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Navigating the Fog: Mastering Decision-Making in Uncertain Times


Tightrope walker crossing a chasm, picture from below looking up.
Picture Sean Benesh on Unsplash

A core principle of effective leadership is making decisions, and the more senior you get, the more you have to get used to making decisions based on incomplete and imperfect information.


Navigating decisions under such constraints isn't just a useful skill; it's an imperative. In today's fast-paced, intricate business landscape, waiting for every piece of the puzzle before making a move isn't just impractical—it's detrimental. The pitfalls of analysis paralysis are many: deferred decisions often resurface at the least opportune moments, forcing leaders into choices that are anything but optimal.


Given my line of work, it's hardly a revelation that I frequently coach clients on honing their decision-making prowess. Whether it's pushing them beyond their comfort zones to explore unconventional solutions or introducing structured frameworks to mitigate cognitive biases, the goal remains the same: better decisions. For decisions of lesser consequence and reversible - what we might call "Type 2" decisions—the focus is on forming habits that sidestep overthinking and procrastination. For more consequential and irreversible "Type 1" decisions, the emphasis shifts to processes that elevate decision quality.


One particularly potent tool for these high-stakes Type 1 decisions is the "pre-mortem." If you're familiar with a post-mortem—the forensic examination conducted to determine a cause of death—then consider the pre-mortem its proactive cousin. Originated by psychologist Gary Klein, this technique flips the script, moving the examination from post-event to pre-event.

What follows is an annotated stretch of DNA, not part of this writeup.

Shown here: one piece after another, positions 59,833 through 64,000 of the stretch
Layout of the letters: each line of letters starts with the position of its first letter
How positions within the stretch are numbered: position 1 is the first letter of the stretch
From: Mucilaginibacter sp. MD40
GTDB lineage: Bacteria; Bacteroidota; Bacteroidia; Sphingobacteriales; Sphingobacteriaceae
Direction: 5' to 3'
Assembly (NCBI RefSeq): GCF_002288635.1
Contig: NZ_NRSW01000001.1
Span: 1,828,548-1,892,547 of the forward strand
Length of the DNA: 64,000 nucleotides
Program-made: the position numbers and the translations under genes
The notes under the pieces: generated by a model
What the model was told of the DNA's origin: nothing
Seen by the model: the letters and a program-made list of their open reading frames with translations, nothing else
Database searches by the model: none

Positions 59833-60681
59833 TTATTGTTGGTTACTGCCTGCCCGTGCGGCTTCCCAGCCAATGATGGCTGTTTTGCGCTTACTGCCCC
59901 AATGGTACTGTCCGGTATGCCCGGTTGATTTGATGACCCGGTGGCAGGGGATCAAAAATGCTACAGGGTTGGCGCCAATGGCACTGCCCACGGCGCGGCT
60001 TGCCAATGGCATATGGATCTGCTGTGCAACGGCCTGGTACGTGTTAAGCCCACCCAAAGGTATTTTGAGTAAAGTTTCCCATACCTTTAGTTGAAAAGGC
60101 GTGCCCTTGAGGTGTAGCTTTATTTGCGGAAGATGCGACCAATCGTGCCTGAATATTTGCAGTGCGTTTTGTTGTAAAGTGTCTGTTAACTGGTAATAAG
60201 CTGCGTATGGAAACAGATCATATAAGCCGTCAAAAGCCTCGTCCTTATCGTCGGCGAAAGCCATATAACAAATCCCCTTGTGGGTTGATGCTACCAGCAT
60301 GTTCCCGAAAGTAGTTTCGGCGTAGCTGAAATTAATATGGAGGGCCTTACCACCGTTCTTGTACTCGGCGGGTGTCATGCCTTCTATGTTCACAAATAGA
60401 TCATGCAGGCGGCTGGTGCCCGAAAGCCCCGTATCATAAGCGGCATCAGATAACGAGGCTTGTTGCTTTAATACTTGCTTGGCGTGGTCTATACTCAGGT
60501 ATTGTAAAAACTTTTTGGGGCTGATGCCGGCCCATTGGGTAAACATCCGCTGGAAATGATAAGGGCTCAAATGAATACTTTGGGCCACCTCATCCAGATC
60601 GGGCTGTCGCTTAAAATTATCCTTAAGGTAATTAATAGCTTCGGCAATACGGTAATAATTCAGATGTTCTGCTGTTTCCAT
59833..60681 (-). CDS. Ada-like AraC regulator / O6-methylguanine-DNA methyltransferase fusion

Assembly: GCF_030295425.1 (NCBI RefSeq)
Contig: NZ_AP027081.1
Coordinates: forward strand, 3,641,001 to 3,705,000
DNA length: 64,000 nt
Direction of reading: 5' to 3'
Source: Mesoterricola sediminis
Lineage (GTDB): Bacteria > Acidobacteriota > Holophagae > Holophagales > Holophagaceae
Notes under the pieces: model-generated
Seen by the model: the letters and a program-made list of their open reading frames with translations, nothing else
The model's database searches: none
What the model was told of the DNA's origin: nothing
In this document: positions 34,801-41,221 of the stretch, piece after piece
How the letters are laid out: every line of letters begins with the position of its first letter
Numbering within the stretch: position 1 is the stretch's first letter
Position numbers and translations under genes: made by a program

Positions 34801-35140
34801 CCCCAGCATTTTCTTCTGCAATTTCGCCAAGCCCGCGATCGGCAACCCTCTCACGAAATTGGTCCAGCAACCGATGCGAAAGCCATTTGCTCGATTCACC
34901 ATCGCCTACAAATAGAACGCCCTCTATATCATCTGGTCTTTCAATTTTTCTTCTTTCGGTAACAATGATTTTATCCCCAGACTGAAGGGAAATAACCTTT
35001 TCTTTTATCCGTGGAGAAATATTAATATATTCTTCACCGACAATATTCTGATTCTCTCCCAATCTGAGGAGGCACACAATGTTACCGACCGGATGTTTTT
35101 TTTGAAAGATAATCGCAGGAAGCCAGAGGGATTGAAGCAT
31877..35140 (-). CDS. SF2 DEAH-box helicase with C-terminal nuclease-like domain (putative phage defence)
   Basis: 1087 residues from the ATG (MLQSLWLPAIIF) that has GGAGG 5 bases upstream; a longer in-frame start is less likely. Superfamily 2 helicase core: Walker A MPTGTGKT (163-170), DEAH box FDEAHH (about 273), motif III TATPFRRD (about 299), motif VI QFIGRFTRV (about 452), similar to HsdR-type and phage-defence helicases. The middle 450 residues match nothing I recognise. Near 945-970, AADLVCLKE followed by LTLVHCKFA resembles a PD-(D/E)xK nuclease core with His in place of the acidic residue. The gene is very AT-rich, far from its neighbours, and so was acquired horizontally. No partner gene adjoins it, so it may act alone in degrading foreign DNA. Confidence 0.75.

I regularly employ pre-mortems with clients contemplating significant career shifts or organisational moves, as well as those launching new projects and strategic initiatives. The exercise consistently yields insights that not only mitigate risks but also substantially reduce the likelihood of failure in new ventures. So, the next time you're faced with a decision of consequence, remember: the best leaders don't just make decisions. They make them wisely.



🏋️ Challenge: Execute a Team Pre-Mortem for High Stakes Projects


Identify a pivotal project or decision on the horizon—be it a career-changing opportunity, a new business venture, a substantial investment, or a restructuring initiative. Before you set the wheels in motion, assemble your team for a pre-mortem session.

Present the following statement to your team. It is helpful with visualisation techniques like this one to be as vivid, specific and reflective as possible.


Assume it’s 12 months from now, and our project is a complete disaster. What went wrong?

Detail the fallout of this hypothetical disaster as concretely as possible—lost funding, layoffs, market share ceded to competitors, diminished profitability, squandered time and resources, and so on.


Next, instruct each team member to independently jot down every conceivable reason for the project's failure, emphasising factors they might usually hesitate to bring up.

Once people have stopped writing, invite each participant—including yourself—to share one reason from their list. Continue this round-robin until every potential pitfall has been aired and recorded.


After the session concludes, your role as the team leader is to scrutinise this collective intelligence. Your aim? To fortify your strategy by identifying actionable steps to mitigate these envisioned risks.


By confronting failure in a hypothetical space, you're not just preparing for adversity—you're preempting it. This exercise allows you to foresee potential stumbling blocks, thereby equipping you to sidestep them when the real work begins.


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